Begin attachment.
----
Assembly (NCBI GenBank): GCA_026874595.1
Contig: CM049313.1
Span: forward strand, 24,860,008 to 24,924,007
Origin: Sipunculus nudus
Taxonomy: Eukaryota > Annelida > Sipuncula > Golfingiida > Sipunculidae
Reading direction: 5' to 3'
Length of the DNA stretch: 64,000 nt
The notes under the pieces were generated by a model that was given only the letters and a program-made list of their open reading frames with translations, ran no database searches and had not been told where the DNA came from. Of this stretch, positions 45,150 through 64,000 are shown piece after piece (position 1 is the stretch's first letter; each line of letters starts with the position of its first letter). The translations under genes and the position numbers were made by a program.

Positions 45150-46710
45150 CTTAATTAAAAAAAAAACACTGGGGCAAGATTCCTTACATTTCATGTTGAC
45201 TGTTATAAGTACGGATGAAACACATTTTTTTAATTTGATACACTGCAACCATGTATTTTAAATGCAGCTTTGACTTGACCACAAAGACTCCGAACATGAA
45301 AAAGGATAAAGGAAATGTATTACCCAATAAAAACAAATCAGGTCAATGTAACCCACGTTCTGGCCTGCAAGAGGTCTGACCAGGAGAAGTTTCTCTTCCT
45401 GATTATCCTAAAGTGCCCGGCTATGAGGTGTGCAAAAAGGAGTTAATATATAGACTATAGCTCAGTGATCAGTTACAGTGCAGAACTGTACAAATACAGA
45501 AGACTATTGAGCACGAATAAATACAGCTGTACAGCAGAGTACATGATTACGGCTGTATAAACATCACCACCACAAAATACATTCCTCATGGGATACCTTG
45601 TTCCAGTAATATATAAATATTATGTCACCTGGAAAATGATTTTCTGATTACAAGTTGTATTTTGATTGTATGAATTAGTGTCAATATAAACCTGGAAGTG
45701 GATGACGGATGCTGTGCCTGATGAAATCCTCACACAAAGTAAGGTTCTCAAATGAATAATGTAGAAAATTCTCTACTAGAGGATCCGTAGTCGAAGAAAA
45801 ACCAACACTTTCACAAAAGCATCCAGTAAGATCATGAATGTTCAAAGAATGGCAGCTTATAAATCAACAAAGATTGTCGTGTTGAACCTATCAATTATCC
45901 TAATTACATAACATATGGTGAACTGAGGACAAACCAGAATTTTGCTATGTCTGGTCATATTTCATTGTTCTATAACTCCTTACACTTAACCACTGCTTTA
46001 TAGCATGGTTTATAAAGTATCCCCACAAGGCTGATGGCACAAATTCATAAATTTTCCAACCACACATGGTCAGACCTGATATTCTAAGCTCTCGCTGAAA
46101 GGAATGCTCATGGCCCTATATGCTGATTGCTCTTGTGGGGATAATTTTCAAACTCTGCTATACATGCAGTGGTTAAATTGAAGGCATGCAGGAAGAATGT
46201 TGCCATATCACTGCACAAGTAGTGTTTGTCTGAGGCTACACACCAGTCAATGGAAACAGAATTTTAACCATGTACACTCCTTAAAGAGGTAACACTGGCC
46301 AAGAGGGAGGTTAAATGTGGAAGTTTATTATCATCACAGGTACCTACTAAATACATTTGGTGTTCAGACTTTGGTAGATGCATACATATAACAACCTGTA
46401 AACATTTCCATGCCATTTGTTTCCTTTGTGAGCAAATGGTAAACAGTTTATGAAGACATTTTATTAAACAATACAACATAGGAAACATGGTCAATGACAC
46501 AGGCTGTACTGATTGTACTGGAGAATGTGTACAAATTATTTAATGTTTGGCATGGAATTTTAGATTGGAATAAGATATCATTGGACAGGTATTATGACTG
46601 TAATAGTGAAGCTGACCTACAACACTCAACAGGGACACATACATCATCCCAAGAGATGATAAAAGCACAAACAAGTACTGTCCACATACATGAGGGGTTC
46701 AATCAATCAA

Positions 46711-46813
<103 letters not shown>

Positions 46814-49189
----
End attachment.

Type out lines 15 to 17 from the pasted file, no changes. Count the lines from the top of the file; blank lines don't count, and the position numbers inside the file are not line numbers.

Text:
45601 TTCCAGTAATATATAAATATTATGTCACCTGGAAAATGATTTTCTGATTACAAGTTGTATTTTGATTGTATGAATTAGTGTCAATATAAACCTGGAAGTG
45701 GATGACGGATGCTGTGCCTGATGAAATCCTCACACAAAGTAAGGTTCTCAAATGAATAATGTAGAAAATTCTCTACTAGAGGATCCGTAGTCGAAGAAAA
45801 ACCAACACTTTCACAAAAGCATCCAGTAAGATCATGAATGTTCAAAGAATGGCAGCTTATAAATCAACAAAGATTGTCGTGTTGAACCTATCAATTATCC